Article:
In perhaps an ironic twist to Bitcoin’s borderless ethos, this progress starts at the government level. With solid regulation of blockchain technology and cryptocurrencies, everyday people can be more in control of their wealth. Peer-to-peer lending, instead of loans and mortgage rates from banks, would make loans easier to access for everyone globally, leading to more accessible and affordable credit.
While increased oversight introduces more processes, more regulation also enables the market to progress. A lack of regulation means a lack of trust, which means a lack of adoption — and when there’s a lack of adoption, there’s a lack of markets. Institutional investors stand to see great gains with solid regulation, which will open doors to the mass adoption of products. Investor confidence and trust will naturally follow, as will fresh innovation opportunities, with the overall market capitalization increasing commensurately.
And for a planet under quarantine, crypto only becomes more important. For the 1.7 billion people who are currently unbanked, living under physical mobility restrictions makes sending or receiving money that much harder. Whether they need to transact internationally or with a neighbor, people who are sheltering in place can use layer-two protocols to send crypto payments anywhere and settle within seconds, 24/7. The cost of doing business can also be drastically reduced with crypto, thanks to relatively low fees. In 2019, for example, a $1 billion BTC transaction cost a frugal whale a mere $690 in transaction fees — such a low fee would be impossible to achieve in the foreign exchange markets with interbanking rates applied.
Hedge with education
Better regulation is just half the battle. As has often been the case with all things blockchain, the bottleneck to wider cryptocurrency adoption — therefore making it a safe haven for billions more people — is a lack of reliable information.
We’re more than 10 years into the blockchain revolution, yet only a very small percentage of the global population understands what it is — and even fewer understand its connection to cryptocurrency. When the average person has a firm grasp of the blockchain/crypto ecosystem, adoption will face less friction.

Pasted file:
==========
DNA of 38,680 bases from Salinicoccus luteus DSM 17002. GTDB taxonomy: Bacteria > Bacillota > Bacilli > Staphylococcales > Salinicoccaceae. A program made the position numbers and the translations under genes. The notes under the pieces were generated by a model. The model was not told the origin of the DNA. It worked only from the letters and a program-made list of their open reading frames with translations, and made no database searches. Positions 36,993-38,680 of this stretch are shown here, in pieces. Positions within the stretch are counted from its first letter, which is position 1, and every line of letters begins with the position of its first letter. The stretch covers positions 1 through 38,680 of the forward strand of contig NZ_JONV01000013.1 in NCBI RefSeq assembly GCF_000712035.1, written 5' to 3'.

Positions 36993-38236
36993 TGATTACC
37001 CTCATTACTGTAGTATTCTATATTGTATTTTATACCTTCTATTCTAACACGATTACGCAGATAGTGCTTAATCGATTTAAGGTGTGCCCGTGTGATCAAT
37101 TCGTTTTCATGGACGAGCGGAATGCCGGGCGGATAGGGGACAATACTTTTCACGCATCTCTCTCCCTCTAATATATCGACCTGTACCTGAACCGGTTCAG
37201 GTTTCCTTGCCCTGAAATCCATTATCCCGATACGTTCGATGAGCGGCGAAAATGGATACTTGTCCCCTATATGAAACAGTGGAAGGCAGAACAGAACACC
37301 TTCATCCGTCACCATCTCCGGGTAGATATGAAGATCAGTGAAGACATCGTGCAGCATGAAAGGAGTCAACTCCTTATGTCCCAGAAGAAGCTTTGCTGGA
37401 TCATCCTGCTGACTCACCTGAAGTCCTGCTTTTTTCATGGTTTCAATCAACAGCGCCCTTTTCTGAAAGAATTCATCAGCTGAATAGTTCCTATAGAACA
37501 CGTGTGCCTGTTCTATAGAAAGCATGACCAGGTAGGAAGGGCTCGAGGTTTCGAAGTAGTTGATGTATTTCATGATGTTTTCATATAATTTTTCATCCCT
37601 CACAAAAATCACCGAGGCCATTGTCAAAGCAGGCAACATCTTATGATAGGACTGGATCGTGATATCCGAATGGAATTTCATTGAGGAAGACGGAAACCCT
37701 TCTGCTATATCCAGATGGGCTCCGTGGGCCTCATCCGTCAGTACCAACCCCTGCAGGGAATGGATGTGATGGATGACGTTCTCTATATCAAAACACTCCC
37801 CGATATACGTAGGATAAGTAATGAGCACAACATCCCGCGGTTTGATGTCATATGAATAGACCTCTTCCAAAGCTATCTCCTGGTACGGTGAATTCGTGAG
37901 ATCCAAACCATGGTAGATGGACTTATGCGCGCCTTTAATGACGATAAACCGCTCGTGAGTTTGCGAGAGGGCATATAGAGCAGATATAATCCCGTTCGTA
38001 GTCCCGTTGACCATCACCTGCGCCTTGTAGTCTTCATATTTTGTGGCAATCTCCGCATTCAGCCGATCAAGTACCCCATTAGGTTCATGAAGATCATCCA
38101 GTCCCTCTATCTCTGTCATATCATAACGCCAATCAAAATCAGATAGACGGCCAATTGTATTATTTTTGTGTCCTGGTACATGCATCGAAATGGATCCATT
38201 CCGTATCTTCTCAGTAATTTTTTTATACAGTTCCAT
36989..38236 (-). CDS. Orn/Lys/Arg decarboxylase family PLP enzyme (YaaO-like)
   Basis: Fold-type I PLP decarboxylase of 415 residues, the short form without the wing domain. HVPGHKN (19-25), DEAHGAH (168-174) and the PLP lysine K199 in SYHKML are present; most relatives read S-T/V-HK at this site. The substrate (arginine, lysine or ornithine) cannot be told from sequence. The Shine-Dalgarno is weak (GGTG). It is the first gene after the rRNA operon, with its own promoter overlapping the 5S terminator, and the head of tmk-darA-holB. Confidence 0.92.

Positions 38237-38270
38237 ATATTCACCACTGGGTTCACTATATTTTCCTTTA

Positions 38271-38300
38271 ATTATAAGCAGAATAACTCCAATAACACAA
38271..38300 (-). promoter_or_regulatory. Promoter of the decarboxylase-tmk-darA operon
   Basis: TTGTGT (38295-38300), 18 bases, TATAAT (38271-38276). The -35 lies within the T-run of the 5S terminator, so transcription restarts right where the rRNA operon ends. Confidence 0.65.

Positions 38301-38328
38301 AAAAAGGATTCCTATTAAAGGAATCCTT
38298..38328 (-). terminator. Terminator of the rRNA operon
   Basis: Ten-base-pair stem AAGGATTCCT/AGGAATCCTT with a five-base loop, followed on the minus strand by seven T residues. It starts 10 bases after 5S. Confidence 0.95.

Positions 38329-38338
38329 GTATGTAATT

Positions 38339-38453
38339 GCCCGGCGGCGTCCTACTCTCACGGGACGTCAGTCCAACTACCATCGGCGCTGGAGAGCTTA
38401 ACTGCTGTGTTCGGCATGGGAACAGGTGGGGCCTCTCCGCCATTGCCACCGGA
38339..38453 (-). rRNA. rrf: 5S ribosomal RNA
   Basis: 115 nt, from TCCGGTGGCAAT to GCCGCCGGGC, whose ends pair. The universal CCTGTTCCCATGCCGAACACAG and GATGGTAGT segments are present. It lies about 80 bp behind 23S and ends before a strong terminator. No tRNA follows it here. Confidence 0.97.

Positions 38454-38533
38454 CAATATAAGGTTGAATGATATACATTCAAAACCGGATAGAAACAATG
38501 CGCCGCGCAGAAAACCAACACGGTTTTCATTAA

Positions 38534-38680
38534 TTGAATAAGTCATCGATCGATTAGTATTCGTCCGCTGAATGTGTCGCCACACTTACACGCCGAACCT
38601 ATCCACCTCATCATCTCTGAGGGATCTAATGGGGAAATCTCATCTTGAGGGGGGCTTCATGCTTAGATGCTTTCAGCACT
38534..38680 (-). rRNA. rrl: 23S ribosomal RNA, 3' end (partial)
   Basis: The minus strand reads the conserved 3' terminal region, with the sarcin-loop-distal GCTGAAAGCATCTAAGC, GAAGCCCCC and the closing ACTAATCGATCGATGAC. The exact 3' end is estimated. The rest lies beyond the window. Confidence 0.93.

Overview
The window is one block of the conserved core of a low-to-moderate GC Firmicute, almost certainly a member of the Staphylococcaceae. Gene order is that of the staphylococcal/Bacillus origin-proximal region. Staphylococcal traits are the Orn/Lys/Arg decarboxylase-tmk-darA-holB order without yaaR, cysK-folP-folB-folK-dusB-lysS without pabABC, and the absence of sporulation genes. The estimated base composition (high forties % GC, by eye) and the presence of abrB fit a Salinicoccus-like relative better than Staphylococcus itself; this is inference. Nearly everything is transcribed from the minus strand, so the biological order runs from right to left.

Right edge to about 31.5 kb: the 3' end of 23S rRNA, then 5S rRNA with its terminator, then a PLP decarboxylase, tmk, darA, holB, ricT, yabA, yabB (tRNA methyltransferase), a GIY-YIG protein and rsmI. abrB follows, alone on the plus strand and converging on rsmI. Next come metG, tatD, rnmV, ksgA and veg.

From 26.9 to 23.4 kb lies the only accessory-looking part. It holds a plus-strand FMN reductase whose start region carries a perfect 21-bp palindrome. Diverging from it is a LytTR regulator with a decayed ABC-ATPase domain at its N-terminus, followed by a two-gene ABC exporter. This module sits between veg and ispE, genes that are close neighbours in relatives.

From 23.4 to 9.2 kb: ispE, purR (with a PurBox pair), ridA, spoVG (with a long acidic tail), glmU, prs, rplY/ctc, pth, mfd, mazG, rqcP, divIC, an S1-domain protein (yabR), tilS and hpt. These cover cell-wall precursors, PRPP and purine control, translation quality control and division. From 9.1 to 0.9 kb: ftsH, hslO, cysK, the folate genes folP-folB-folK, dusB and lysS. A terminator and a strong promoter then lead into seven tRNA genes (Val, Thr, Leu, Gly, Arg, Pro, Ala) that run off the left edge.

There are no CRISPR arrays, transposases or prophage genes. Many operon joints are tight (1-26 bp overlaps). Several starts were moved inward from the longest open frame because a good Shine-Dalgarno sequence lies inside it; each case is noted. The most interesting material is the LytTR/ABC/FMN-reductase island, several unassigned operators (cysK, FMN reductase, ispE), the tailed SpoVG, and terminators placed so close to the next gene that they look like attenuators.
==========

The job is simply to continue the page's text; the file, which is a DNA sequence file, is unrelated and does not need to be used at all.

As popular as crypto seems to those of us in the industry, we must exit the echo chamber and accept that it is not in the mainstream. The general public mostly hears about Bitcoin’s large price fluctuations or negative stories about how it could be used in a money-laundering operation. Very few journalists outside of our vertical know what to make of it.
A lot of people use fiat currency without understanding central banks and monetary policy, but they do know how to spend it and access it. Cryptocurrency faces an extra hurdle in that regard: Not only do people not understand it, they also don’t know how to spend or gain access to it.
No wonder, then, that there’s insufficient engagement in cryptocurrencies. We suddenly have thousands of currencies on blockchains, but most people can’t comprehend how a currency can work, or be worth something, without a bank or a government backing it.
Engagement will require more people to grasp what a blockchain does and what the various cryptocurrencies can accomplish in their jurisdictions. Every person in the industry is responsible as a pioneer to educate as many people as possible on the benefits of crypto and how it can become one of our everyday means of payment and value storage. We also need to take some time out of our busy schedules to pass the message on to regulators as to how they can best manage the role of cryptocurrency in the global economy.
When Bitcoin and cryptocurrency make sense to everyone, we’ll truly see it as a digital safe haven — one that diminishes our fear of the economic impact of pandemics and other disasters. The more we can put our time into education and disseminating clear information, not just perfecting our investing, the sooner we can build a bigger boat with blockchain.
The views, thoughts and opinions expressed here are the author’s alone and do not necessarily reflect or represent the views and opinions of Cointelegraph.